LONDON (Diya TV) – Gurcharan Singh, a prominent figure associated with Dal Khalsa UK and known for his ties to Khalistani groups, has been arrested for an alleged hate crime committed in March. Singh, released on bail after his arrest, was previously detained during anti-India protests outside the Indian High Commission in London on October 2.
The hate crime in question involved Singh making threats and using derogatory language towards a Gujarati man. A video capturing the incident went viral on social media, showcasing Singh’s inflammatory statements and aggressive behavior during a protest against the Indian government’s actions.
Singh, affiliated with the banned Dal Khalsa and previously caught boasting about the group’s presence in Beijing, has a history of provocative actions. Notably, he was involved in a protest where he desecrated the Indian flag by pouring cow urine on it and challenged UK Prime Minister Rishi Sunak to drink it.
The hate-filled rant targeted the Gujarati community, with Singh saying, “You Gujaratis need to listen carefully. Run away, or I will slap you. If you want to have Langar, have it quietly and leave. Your cow urine-drinking community has created a lot of drama. If the war starts, this time, we will fight in Gujarat. We will fight inside your house. Now go and drink cow urine.”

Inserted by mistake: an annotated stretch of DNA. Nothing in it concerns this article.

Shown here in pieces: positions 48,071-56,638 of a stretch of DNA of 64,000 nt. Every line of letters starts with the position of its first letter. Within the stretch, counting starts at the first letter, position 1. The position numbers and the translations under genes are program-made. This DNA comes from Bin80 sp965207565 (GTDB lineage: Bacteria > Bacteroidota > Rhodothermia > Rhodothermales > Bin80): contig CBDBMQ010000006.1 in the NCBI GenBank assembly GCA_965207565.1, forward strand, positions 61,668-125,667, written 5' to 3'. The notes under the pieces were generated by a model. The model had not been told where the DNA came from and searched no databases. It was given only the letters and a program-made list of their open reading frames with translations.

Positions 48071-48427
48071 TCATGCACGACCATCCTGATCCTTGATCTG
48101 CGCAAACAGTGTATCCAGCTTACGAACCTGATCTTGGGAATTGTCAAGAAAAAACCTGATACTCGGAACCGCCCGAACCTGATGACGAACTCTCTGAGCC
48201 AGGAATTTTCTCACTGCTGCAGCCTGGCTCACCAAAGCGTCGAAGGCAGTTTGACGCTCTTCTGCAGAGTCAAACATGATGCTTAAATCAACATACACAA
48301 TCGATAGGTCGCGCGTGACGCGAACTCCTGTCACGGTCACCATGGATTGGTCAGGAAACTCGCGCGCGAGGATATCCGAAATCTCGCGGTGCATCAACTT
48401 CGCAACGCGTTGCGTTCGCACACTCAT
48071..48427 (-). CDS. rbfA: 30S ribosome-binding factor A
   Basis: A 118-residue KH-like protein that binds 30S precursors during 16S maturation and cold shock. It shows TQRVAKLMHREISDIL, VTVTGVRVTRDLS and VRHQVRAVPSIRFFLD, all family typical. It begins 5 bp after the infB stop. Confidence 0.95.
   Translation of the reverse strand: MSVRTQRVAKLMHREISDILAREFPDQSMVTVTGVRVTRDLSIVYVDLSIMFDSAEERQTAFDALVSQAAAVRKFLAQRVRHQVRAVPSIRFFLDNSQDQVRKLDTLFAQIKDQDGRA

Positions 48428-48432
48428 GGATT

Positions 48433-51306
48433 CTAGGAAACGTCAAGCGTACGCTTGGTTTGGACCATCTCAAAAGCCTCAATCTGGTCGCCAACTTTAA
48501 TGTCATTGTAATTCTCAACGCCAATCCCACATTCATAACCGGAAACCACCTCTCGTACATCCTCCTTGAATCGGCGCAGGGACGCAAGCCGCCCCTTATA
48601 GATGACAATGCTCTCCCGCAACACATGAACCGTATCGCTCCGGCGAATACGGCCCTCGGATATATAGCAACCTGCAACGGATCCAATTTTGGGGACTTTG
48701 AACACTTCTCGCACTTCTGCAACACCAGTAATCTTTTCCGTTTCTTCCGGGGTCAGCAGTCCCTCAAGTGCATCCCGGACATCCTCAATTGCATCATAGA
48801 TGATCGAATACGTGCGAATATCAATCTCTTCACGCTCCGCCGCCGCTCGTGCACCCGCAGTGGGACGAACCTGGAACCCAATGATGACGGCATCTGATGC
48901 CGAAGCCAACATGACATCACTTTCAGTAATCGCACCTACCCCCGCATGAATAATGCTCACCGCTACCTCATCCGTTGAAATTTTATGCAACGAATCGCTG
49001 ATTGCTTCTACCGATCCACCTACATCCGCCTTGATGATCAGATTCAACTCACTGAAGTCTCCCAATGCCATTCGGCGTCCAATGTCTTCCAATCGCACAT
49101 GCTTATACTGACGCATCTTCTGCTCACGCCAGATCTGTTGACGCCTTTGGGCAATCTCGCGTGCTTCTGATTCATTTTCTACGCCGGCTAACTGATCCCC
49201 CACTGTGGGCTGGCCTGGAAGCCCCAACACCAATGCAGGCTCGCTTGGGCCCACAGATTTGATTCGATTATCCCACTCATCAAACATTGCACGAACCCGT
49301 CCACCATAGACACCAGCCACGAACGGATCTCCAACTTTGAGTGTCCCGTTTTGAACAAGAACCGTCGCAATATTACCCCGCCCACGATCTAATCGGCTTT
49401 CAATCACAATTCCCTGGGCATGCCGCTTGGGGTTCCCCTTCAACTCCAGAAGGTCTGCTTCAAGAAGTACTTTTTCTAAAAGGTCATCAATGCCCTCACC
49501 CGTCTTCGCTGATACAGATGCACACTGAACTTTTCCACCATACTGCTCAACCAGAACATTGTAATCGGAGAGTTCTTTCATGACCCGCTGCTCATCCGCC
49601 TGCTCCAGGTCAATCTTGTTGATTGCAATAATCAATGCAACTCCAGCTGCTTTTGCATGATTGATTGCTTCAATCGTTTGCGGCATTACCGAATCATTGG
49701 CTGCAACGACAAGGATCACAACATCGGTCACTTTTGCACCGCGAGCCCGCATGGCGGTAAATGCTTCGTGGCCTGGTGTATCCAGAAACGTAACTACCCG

While Singh’s arrest is linked to the March incident, his presence alongside Khalistani terrorist Paramjit Singh ‘Pamma’ during the October 2 protest raised concerns. Pamma, listed as one of the top wanted terrorists by the National Investigation Agency (NIA), used the event to issue threats in response to a previous killing.
Gurcharan Singh’s arrest sheds light on the ongoing tensions within the Indian diaspora, with the Indian community expressing discontent over the delayed legal action. Singh’s previous association with funding and supporting the Aam Aadmi Party during the Punjab elections in 2017 adds complexity to his profile.
The incident comes in the wake of increased scrutiny of Khalistani activities, especially after a recent Glasgow, Scotland incident where Khalistani extremists prevented the Indian High Commissioner from entering a gurdwara. The UK government is facing pressure to take stringent action against those involved in such disruptive actions.